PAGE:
Christmas lights enliven Kirtland
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KIRTLAND, Ohio Now that the seasons have changed and the torrent of summer tourists has slowed to a trickle, residents are venturing onto the grounds of historic Kirtland and discovering for themselves the beauty and peace of this sacred site. Kirtland was headquarters of the Church from 1831-1838.
"About 96 percent of our visitors during the summer are members of the Church," said Elder T. Bowring Woodbury, director of historic Kirtland. "During the off season, we wanted to reach out to the community and invite them to see the grounds. We did this by creating three activities; a creche exhibit, six performances of the 'Forgotten Carols,' and lighting 80 trees with 50,000 lights."
During the first week in December, an estimated 4,100 people visited historic Kirtland, some coming for repeat visits.
Many in this area of northeast Ohio remembered historic Kirtland as a blighted area a four-way stop lined with dilapidated taverns. But after the Church built new facilities in the past two years, including a visitors center, sawmill, ashery, schoolhouse, John Johnson Inn and restored the Whitney home, many local residents are intrigued by the history and express appreciation for its beauty.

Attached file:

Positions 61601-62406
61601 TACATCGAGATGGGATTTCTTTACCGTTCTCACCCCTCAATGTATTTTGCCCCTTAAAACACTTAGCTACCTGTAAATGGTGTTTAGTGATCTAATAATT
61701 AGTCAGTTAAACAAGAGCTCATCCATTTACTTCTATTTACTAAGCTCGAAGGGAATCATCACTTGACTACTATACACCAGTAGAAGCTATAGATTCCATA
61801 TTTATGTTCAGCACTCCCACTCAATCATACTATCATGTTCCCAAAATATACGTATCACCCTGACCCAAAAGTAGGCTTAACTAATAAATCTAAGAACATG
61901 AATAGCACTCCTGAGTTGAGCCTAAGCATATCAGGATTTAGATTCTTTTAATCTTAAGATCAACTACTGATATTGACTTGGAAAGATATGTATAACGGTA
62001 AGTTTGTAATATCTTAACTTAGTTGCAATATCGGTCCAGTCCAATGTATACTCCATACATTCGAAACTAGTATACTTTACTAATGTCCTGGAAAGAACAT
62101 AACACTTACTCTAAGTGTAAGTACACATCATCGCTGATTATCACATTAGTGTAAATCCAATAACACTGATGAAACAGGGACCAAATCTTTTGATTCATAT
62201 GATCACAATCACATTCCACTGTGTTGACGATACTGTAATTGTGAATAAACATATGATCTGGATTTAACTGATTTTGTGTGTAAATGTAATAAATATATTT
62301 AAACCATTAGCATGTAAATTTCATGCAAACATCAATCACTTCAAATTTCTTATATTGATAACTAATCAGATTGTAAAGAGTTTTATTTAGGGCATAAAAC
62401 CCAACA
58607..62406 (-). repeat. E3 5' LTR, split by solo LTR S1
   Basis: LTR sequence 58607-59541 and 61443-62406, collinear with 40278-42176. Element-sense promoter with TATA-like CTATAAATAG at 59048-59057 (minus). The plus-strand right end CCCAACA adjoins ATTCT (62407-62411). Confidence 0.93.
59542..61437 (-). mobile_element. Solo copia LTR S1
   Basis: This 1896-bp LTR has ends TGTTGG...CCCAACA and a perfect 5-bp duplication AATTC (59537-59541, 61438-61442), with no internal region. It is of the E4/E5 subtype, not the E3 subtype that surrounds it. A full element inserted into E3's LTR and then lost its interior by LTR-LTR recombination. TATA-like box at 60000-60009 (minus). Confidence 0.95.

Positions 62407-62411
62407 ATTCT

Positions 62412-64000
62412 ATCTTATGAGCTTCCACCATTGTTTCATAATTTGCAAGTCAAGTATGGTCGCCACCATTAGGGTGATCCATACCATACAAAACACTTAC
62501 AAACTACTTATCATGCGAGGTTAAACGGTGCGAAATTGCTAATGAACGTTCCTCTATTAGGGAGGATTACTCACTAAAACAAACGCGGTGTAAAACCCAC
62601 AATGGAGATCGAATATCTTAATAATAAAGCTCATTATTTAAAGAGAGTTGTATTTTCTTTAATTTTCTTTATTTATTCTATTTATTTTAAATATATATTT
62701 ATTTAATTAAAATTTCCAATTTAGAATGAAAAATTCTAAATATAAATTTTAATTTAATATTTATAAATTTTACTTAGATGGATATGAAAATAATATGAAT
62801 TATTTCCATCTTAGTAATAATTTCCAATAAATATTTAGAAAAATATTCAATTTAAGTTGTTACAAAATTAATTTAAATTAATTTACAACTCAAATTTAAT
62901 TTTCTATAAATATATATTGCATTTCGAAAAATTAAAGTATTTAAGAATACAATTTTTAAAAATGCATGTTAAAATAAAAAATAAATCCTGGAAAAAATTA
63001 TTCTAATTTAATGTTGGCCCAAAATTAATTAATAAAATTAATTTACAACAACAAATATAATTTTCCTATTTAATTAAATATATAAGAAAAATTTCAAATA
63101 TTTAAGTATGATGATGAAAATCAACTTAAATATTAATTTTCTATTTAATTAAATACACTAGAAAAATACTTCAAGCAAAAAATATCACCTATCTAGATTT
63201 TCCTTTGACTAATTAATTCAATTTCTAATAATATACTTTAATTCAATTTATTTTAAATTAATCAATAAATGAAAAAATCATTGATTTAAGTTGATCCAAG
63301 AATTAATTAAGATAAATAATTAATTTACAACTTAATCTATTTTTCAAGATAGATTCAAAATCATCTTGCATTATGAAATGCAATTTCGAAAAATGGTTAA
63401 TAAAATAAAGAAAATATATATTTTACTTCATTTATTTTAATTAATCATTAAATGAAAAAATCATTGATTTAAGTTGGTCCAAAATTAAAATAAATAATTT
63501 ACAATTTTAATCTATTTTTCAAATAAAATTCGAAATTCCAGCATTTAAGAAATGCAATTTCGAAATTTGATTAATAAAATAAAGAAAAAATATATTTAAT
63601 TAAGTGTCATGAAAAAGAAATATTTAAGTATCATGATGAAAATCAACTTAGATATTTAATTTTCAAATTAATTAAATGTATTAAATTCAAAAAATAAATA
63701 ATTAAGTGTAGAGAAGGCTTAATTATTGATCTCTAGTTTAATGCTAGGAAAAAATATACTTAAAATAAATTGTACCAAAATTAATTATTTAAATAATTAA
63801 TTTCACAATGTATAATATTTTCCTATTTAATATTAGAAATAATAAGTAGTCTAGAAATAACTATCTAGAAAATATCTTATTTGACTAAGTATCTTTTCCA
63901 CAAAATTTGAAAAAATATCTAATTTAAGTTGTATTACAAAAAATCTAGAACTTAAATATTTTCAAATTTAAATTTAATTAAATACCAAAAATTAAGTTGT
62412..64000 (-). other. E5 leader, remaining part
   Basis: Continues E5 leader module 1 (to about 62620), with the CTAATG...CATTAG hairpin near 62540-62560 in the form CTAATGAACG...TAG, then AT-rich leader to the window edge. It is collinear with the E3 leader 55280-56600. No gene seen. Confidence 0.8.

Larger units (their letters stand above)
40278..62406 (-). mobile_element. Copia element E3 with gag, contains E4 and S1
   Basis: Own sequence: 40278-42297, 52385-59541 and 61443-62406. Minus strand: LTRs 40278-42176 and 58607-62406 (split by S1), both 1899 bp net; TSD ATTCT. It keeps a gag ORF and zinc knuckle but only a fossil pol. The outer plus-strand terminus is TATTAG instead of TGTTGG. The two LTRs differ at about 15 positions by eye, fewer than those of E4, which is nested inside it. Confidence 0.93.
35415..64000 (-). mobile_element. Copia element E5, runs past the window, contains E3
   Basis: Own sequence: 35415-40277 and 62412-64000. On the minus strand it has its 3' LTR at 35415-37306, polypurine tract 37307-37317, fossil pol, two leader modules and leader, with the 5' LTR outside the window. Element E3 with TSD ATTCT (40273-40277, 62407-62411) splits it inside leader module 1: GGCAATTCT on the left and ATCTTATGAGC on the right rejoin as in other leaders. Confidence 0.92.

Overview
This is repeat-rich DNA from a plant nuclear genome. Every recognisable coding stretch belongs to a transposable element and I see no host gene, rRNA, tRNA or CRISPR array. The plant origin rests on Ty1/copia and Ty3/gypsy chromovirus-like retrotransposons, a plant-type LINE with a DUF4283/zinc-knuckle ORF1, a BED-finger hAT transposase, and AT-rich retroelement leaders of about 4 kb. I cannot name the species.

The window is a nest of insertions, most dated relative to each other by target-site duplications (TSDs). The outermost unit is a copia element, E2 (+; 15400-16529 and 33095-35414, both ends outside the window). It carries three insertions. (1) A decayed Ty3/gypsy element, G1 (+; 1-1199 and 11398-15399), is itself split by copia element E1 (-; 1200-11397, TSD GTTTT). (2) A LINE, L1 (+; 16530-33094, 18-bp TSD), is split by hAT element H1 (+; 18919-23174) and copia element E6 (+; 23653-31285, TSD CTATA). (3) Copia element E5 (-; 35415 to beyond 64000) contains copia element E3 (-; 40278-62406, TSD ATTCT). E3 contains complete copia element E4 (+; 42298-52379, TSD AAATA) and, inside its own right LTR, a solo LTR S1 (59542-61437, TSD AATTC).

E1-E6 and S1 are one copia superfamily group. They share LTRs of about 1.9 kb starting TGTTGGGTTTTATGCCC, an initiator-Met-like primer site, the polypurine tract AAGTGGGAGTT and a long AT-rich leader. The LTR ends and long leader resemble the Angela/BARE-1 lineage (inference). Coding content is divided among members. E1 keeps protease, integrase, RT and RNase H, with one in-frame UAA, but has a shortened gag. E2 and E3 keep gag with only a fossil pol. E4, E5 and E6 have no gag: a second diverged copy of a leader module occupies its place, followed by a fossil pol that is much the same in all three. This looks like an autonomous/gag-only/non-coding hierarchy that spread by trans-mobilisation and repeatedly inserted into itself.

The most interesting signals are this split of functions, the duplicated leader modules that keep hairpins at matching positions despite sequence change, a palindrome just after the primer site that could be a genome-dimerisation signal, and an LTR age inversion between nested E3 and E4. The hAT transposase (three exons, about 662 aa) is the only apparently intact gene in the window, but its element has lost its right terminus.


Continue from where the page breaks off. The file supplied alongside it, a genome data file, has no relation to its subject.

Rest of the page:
"One resident said she had lived here for 25 years and never knew of the site or its beauty," said Teresa Chapman who spearheaded the creche exhibit.
"Awesome. Just Wonderful. Very impressive," wrote one visitor. "Super wonderful. God bless you for this display," wrote another.
Visitors entering the grounds from the parking lot are treated to a sweeping view of the facilities with lighted trees leading their perspective down the corridor to a lighted Nativity scene made of 6-foot tall statues near the Johnson Inn.
About 300 creches were offered by members from the Cleveland and Kirtland stakes, with 110 displayed in the replica 1800s schoolhouse and the remainder in the visitors center.
Six performances of Michael McLean's "Forgotten Carols" were presented to approximately 200 spectators each performance.
"We want to build a tradition, like other visitors centers, where people come to enjoy the sights and sounds of Christmas," said Elder Woodbury. "People tell us they are impressed that a religion would reach out to others in this way."